Aladin interfaces :: 4M7 problem

First idea: limiting input capacitance

When I saw that resistor on the circuit for the first time, I thought there was some typo, but it was not a mistake. Pretty strange, for such uge resistors are seldom seen in op-amps circuits. And indeed, Matthias told me there was bugs, but it could be avoided in all cases with a 470k as replacement. Let's see the math behind this...

First a general comment related to op-amps circuits: on should avoid using such over-Mohm resistors, for they can bring unstability and noise in the system unless a dynamic analysis of the schematic has been made. Moreover, the input DC impedance of the op-amp can be as low as 2M (e.g. uA 741), which means that a parasitic resistance is smaller than an 'interesting' one (4M7). This could lead to unacceptable errors in the overall circuit design. However, they use a 10M in the application examples you can find in the datasheet of the LM258/358. I assume it's OK then...

Now, let us compute the hysteresis thresholds of this circuit. The interesting part is represented on the figure below.

The first threshold is computed when the output of the circuit is set to 8.5V (10V-1.5V, see the datasheets) (one of the two possible states of the op-amp, since it is in wired positive reaction). Let us write the basic equations of the currents at the input node:

i1 * R1 = V - Vh,
i3 * R3 = -Vo - Vh,
i3 + i1 = i2 = --.

Merging this to find v yields:

     R2 * R3 * V + R1 * R2 * Vo 
Vh = ----------------------------.
     R1 * R3 + R2 * R3 + R2 * R1

With a +/-10V supply (V=10V, Vo=-10V/+8.5V), we obtain Vh1 = 6.817V and Vh2 = 6.758. The hysteresis width is thus HW= 6.817 - 6.758 = 59 mV, which is nearly the value written on the original schematic. Actually, the 54mV of the original schematics are computed using a +/-8.5V output, but the datasheets refer to +8.5/-10V output...

The problem is the current flowing through the 4M7 resitor. One can easily compute the current i3 to be 358nA when the output is positive, 3.56A when it is negative. If one imagine a 100pF parasitic input capacitor (which is possible given the bad solders,...), the 54mV hysteresis change at the input can be done only at a certain maximum frequency, above of which the system can't catch up. This frequency is calculated using the charge/discharge equation for a capacitor:

i * - = V * C,

where i is the charge/discharge current, f is the maximum frequency, V is the voltage gain/drop (thus equal HW) and C the capacitor value. When the output is negative, the capacitor charges through the resistor R3, and the maximal frequency is 607kHz, well above the 19200Hz of the interface. When the output is positive, the current is only 358nA, and the maximal frequency drops to 60.7kHz, which is still well over the 19200Hz of the interface. The system can catch up in all cases, and transmission errors won't occur. We note that the capacitance required to make the system erratic is 316pF, a less probable value. However, since the chage/disccharge is not linear as approximated here, it is still possible that this would cause a problem.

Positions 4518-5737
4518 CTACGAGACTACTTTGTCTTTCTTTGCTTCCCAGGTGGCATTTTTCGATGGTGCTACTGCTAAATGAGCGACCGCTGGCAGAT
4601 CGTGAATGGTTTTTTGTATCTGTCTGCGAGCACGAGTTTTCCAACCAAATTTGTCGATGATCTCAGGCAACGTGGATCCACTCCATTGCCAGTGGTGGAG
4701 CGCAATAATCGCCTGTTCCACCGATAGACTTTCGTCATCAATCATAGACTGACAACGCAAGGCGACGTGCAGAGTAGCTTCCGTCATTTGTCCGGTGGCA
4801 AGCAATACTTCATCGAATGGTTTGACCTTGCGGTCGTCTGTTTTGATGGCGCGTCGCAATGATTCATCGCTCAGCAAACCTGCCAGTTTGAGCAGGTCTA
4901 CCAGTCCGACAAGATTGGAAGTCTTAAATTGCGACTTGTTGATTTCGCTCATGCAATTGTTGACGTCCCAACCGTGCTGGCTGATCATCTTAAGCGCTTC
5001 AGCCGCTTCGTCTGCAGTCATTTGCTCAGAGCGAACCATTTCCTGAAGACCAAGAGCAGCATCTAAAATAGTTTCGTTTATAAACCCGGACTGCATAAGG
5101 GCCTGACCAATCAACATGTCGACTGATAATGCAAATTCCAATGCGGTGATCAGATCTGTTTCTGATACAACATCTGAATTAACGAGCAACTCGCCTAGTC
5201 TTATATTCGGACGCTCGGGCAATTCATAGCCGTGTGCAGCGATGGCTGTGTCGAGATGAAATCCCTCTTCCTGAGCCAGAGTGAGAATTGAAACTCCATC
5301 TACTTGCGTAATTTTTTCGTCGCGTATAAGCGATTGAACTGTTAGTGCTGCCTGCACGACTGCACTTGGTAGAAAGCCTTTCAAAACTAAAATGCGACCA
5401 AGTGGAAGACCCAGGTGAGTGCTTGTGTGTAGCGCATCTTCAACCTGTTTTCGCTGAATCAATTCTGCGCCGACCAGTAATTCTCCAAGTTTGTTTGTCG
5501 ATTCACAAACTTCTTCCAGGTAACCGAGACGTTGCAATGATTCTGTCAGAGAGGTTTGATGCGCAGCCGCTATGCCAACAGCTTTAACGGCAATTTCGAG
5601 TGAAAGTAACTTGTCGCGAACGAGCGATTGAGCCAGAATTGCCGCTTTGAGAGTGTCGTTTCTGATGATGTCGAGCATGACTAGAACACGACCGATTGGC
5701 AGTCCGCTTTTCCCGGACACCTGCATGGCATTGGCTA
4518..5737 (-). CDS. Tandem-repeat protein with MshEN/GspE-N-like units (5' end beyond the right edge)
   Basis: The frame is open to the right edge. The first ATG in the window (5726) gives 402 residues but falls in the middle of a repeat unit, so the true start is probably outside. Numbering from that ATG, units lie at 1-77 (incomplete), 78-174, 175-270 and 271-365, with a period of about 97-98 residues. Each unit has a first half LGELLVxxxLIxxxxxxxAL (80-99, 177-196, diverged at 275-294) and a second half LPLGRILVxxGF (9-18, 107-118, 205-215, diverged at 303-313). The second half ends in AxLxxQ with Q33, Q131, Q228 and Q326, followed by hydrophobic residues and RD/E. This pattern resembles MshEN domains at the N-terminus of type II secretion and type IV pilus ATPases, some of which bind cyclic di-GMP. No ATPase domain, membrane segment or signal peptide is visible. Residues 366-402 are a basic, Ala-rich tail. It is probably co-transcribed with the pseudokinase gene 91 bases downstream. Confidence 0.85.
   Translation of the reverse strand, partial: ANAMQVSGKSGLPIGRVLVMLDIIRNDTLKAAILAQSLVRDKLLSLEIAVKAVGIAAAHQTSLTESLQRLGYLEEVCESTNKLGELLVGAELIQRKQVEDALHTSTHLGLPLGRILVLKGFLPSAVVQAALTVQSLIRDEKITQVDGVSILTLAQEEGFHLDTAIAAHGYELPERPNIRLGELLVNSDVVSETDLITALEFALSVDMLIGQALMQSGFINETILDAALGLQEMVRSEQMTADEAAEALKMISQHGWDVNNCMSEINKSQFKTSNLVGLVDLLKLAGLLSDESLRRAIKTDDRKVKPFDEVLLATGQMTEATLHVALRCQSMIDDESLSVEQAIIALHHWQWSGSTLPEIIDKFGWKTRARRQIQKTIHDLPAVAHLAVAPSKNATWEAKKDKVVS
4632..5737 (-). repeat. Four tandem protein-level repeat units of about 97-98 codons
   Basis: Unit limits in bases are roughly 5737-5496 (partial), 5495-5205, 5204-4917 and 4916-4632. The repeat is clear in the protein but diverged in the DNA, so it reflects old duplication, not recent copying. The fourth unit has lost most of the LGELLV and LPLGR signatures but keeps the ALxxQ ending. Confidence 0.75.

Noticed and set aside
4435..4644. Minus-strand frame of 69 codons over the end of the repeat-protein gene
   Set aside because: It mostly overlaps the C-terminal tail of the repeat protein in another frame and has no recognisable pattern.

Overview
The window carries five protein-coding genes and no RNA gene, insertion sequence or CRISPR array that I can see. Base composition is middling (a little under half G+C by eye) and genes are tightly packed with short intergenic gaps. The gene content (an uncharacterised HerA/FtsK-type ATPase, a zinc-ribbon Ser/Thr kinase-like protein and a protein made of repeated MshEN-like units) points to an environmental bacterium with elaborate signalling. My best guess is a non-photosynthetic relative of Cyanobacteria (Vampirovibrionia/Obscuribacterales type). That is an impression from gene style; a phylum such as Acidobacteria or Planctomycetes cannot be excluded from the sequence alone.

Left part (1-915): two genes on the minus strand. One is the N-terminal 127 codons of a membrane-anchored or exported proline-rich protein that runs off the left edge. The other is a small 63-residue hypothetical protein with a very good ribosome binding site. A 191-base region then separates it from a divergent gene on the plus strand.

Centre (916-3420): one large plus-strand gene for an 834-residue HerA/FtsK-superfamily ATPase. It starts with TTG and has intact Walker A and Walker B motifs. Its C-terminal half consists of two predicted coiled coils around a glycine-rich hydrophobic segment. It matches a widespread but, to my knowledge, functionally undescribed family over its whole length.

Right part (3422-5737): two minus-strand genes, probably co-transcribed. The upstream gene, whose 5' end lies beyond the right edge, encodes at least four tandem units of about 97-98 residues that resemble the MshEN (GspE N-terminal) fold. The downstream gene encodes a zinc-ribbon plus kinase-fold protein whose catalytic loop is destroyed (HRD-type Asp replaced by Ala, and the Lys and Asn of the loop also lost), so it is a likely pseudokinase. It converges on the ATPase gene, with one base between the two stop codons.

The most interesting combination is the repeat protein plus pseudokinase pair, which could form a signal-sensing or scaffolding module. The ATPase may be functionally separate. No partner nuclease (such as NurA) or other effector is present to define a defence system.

Since the limiting factor might still be the input capacitor, it could explain why a bad interface will never work. If an interface sometimes works, sometimes not, I would say we need a noise analysis, or maybe the capacitor changes significantly with temperature and humidity? Anyway, lowering the 4M7 to 470k will lead to 10 times more current, and 10 times the max frequencies. It can thus solve the problem, but the hysteresis will be around 10 times the original 59mV. Although is seems not to be a problem, one could stick to the original schematics hysteresis values by also lowering R2 and R1 by a factor 10. The current through R1 and R2 is then around 1.4mA, still a reasonable value. I would recommend that last solution, but I need to try it first.

Second idea: bad impedance match (thanks to Malin Dixon for the original idea and additional data about the Aladin)

First, some additional informations about the Aladin analog properties.

    Terminal impedance: 1M Permanent voltage at positive terminals: 128Hz, +/- 3V square wave Voltage at positive terminals when sending data: 0-3V square signal

From this, we can foresee some problems... Indeed, the 220k resistor will make the data pin voltage very high, nearly as high as the +10V supply, and make the voltage swing very small. This is due to the impedance of the Aladin, combined with the fact that there is around 8.5V (1.5V less than the power supply, see the LM258/358 datasheets) present at the output of the op-amp connected to the 220k resistor:

Vpin at 0V from Aladin = --------- * 8.5V = 6.97V
                         220k + 1M
Vpin at -3V from Aladin = --------- * (8.5V+3V) - 3V = 6.43V
                          220k + 1M
Vpin at 3V from Aladin = --------- * (8.5V-3V) + 3V = 7.51V
                         220k + 1M

Compare these values with the thresholds of 6.82V and 6.76V. It is clear that 7.51V is well above the 6.82, but the 6.97V is above the 6.76! It is thus impossible to make a complete hysteresis cycle!

The real problem is that the circuit is based on an unstable parameter of the op-amp (the max. output voltage), which not only changes from op-amp to op-amp with a variance greater than 54mV, but also changes with temperature,... The circuit is thus ill-conditionned, and is bound to work only 'sometimes'.

Why is the replacement of the 4M7 with a 470k always working? The thresholds are in that case Vh1 = 6.864V and Vh2 = 6.292V, the hysteresis being 572mV. The approach is thus no able to explain the fact that a 470k replacement is good. Anybody has an idea?